Nigeria: The Case Against FTO Designation for Boko Haram – Scholars

August 27, 2012

AllAfrica.com on August 26, 2012 released the following:

“BY JIDE AJANI

DOCUMENT

Below is the academic proposition by some scholars in the United States of America to Secretary of State, Hillary Rodham Clinton. The letter was copied to Ambassador Johnnie Carson, Assistant Secretary of State for African Affairs.

Their argument, put forward in strong terms, is that the Jamaatu Ahlil Sunna Lidawati wal Jihad, otherwise known as Boko Haram, should not be slammed with the designation of a FOREIGN TERROR ORGANISATION, FTO.

Dated Monday, May 21, 2012, the position of the scholars is frowned at by the leaders of Nigeria’s Christian Association of Nigeria, CAN. Yet, their forceful case against the designation appears to have cut ice with the State Department.

Now, whether the present State Department’s position on Boko Haram is dictated by the prevailing political circumstances in America – the presidential election holds in November and no right-thinking American President would want to create a needless baggage for himself by offending any ethno-religious or social group (the same reason why Syrian opposition elements should not expect the Americans to fully jump into and demonstrate support for them – or not would be seen in the coming months after the election.

Curiously, the scholars throw in the bait of ‘persuasion’ as opposed to the long-held American position of -non-negotiation’ with terrorists: “Should Boko Haram be designated an FTO through this regime, it would be illegal for non-governmental organizations to interact with members of Boko Haram – even if the purpose of such contact was to persuade them to renounce violence”, the letter said. The letter inter alia:

“As scholars with a special interest in Nigeria and broad expertise on African politics, we are writing to urge that you do not designate Boko Haram a Foreign Terrorist Organization (FTO). We are acutely aware of the horrific violence perpetrated by Boko Haram, including attacks on both Muslims and Christians in Nigeria, whether government officials or civilian targets. We share your concerns about the impact of extremist violence on Nigeria’s democratic progress and security in general.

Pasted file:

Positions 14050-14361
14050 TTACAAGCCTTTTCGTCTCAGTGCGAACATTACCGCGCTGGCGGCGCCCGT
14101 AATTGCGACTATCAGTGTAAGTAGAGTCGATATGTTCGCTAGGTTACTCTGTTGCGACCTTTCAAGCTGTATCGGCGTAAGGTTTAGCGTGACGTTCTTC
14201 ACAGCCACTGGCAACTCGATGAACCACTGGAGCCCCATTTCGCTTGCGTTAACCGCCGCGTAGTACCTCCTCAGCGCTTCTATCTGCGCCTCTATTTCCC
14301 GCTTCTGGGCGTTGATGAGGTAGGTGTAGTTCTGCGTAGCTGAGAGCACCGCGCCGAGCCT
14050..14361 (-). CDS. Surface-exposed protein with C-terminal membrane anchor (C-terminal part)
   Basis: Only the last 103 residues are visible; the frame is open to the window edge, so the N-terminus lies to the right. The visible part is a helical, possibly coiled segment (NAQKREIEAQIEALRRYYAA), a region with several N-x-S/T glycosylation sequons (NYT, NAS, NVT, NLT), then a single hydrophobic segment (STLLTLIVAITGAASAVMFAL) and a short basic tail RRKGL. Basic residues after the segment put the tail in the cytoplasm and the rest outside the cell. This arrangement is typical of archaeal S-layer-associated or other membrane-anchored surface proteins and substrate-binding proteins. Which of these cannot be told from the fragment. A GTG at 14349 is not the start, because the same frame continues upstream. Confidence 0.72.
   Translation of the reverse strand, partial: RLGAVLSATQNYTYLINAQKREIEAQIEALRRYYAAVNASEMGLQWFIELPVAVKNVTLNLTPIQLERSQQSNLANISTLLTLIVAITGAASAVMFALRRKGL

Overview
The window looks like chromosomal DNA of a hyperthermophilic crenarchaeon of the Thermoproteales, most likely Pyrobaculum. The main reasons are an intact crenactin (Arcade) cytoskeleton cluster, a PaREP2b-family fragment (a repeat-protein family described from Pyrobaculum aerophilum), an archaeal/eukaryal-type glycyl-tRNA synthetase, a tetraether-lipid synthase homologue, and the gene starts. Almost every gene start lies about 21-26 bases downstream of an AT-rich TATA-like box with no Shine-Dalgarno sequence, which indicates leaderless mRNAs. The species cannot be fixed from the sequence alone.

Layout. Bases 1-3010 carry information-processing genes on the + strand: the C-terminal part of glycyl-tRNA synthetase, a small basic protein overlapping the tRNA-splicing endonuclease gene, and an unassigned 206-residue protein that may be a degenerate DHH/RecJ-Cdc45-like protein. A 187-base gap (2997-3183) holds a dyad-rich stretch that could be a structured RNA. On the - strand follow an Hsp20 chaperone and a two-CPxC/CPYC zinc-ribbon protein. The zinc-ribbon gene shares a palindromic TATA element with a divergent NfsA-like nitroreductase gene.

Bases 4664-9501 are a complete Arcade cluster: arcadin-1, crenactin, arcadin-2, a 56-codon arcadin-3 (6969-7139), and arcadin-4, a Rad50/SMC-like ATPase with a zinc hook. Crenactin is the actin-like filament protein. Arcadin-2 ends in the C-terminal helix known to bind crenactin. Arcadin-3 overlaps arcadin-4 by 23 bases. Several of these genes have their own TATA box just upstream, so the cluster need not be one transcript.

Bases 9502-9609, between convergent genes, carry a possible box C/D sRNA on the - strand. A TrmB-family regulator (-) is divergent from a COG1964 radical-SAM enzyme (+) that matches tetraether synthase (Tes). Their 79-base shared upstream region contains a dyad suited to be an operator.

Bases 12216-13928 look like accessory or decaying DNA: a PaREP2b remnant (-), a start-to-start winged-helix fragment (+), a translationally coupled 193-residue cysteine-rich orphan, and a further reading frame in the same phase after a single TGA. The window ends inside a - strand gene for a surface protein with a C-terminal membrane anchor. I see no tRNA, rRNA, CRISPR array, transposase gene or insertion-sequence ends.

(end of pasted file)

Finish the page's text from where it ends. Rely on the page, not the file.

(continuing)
However an FTO designation would internationalize Boko Haram, legitimize abuses by Nigeria’s security services, limit the State Department’s latitude in shaping a long term strategy, and undermine the U.S. Government’s ability to receive effective independent analysis from the region.

An FTO designation would internationalize Boko Haram’s standing and enhance its status among radical organizations elsewhere. Boko Haram’s recent tactics, including the use of suicide bombers and improvised explosive devices, raise questions about their foreign links.

The network’s focus has been overwhelmingly domestic, despite an August 2011 attack on the United Nations office in Abuja. Rhetorically, some of Boko Haram’s critique of northern underdevelopment and elite corruption is within the realm of mainstream political discourse. But there are clear indications that their tactics and targets have turned most Nigerians against them, including local populations in the North.

An FTO designation would potentially shift the organization’s posture towards the US and validate the more radical factions’ analysis of outsider influence in Nigeria. It would also undermine the Nigerian government’s ability to address the problem through law enforcement and thereby improve rule of law.

An FTO designation would give disproportionate attention to counter-terrorism in our bilateral relations, and increase the risk that the US becomes linked – whether in reality or perception – to abuses by the security services. An FTO designation would effectively endorse excessive use of force at a time when the rule of law in Nigeria hangs in the balance. There is already evidence that abuses by Nigeria’s security services have facilitated radical recruitment.

This was made unequivocally clear in 2009 following the extrajudicial murder of Mohammed Yusuf, which was broadcast across the internet.

That incident was immediately followed by Boko Haram’s radicalization, splintering, and increased propensity for large scale violence. Moreover, the routine use of the military for domestic law enforcement is a cause for alarm in a country with a deep history of military rule, and where formal declarations of states of emergency have historically led to broader political instability.

In publicizing this letter, it is also our hope that the Department of Defense and other concerned agencies will reaffirm the limitations of their roles: informing or implementing policy rather than making it.

Accurately understanding and properly addressing the issue of Boko Haram will require a diplomatic, developmental, and demilitarized framework. The State Department and its civilian developmental partners must be in the lead.

The FTO list system has its origins in Executive Order 12947 in 1995, which was designed to prohibit transactions with organizations that interfere in the Middle East peace process.